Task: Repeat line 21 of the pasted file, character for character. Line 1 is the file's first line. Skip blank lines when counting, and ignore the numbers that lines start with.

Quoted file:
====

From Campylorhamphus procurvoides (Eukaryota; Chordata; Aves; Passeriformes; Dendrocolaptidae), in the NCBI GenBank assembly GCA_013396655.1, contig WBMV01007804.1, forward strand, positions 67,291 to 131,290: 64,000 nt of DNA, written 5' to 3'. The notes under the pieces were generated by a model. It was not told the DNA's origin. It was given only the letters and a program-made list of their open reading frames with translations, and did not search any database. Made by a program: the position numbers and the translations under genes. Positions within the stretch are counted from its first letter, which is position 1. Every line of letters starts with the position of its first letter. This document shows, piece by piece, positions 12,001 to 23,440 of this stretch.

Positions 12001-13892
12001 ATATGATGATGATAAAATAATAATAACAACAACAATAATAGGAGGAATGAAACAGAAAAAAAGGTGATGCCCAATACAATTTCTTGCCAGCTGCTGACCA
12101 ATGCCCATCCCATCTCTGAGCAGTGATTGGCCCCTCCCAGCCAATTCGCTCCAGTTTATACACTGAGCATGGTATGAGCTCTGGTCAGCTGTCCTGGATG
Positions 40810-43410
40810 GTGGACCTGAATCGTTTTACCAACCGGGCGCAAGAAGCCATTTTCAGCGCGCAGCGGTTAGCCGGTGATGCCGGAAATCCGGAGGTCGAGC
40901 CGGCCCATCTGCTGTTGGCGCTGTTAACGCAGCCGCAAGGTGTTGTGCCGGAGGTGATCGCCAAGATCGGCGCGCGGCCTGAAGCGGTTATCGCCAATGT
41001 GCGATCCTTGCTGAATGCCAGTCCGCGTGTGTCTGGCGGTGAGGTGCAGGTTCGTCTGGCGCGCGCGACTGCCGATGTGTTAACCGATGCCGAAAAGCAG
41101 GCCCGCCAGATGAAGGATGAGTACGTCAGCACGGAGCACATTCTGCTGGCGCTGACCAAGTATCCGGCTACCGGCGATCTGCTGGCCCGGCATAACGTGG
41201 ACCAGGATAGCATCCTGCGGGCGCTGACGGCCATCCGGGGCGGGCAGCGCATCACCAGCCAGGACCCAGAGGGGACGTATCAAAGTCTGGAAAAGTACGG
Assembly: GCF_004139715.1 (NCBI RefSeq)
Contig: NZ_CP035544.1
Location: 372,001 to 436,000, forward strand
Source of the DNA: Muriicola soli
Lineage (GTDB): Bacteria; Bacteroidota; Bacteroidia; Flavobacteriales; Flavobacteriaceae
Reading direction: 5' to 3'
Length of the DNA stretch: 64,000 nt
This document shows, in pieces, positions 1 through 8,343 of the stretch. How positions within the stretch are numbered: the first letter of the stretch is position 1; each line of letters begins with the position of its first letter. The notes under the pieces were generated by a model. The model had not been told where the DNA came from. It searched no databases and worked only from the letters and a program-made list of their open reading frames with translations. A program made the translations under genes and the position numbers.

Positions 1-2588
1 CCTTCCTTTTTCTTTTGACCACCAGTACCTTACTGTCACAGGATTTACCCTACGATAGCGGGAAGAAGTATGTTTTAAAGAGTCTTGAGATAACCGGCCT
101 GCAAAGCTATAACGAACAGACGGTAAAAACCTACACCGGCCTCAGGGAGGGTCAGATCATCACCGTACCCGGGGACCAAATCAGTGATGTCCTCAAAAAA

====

101 GCAAAGCTATAACGAACAGACGGTAAAAACCTACACCGGCCTCAGGGAGGGTCAGATCATCACCGTACCCGGGGACCAAATCAGTGATGTCCTCAAAAAA